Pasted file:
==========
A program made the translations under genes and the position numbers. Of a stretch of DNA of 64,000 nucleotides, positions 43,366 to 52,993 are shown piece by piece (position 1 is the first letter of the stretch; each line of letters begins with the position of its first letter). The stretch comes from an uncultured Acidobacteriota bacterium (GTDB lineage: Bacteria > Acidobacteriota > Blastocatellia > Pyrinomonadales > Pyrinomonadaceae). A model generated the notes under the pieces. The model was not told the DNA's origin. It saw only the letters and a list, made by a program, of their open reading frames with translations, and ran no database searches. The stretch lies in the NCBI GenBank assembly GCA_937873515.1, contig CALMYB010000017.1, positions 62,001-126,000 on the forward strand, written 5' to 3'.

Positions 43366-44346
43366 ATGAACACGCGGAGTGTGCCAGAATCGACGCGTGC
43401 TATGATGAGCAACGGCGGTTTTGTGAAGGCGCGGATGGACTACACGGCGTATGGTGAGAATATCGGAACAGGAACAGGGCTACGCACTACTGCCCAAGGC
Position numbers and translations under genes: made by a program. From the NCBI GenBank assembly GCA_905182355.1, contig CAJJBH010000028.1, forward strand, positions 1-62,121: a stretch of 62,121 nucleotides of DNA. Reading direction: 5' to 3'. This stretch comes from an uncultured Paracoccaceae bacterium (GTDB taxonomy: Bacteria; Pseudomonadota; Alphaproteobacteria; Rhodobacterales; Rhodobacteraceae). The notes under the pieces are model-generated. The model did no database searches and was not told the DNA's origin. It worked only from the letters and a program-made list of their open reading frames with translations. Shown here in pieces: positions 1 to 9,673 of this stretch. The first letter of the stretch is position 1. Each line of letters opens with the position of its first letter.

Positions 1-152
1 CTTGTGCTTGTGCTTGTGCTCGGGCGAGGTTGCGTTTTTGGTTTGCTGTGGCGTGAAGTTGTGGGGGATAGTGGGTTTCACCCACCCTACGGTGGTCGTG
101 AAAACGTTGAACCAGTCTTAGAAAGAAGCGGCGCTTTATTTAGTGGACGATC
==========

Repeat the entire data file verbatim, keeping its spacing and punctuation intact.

A program made the translations under genes and the position numbers. Of a stretch of DNA of 64,000 nucleotides, positions 43,366 to 52,993 are shown piece by piece (position 1 is the first letter of the stretch; each line of letters begins with the position of its first letter). The stretch comes from an uncultured Acidobacteriota bacterium (GTDB lineage: Bacteria > Acidobacteriota > Blastocatellia > Pyrinomonadales > Pyrinomonadaceae). A model generated the notes under the pieces. The model was not told the DNA's origin. It saw only the letters and a list, made by a program, of their open reading frames with translations, and ran no database searches. The stretch lies in the NCBI GenBank assembly GCA_937873515.1, contig CALMYB010000017.1, positions 62,001-126,000 on the forward strand, written 5' to 3'.

Positions 43366-44346
43366 ATGAACACGCGGAGTGTGCCAGAATCGACGCGTGC
43401 TATGATGAGCAACGGCGGTTTTGTGAAGGCGCGGATGGACTACACGGCGTATGGTGAGAATATCGGAACAGGAACAGGGCTACGCACTACTGCCCAAGGC
Position numbers and translations under genes: made by a program. From the NCBI GenBank assembly GCA_905182355.1, contig CAJJBH010000028.1, forward strand, positions 1-62,121: a stretch of 62,121 nucleotides of DNA. Reading direction: 5' to 3'. This stretch comes from an uncultured Paracoccaceae bacterium (GTDB taxonomy: Bacteria; Pseudomonadota; Alphaproteobacteria; Rhodobacterales; Rhodobacteraceae). The notes under the pieces are model-generated. The model did no database searches and was not told the DNA's origin. It worked only from the letters and a program-made list of their open reading frames with translations. Shown here in pieces: positions 1 to 9,673 of this stretch. The first letter of the stretch is position 1. Each line of letters opens with the position of its first letter.

Positions 1-152
1 CTTGTGCTTGTGCTTGTGCTCGGGCGAGGTTGCGTTTTTGGTTTGCTGTGGCGTGAAGTTGTGGGGGATAGTGGGTTTCACCCACCCTACGGTGGTCGTG
101 AAAACGTTGAACCAGTCTTAGAAAGAAGCGGCGCTTTATTTAGTGGACGATC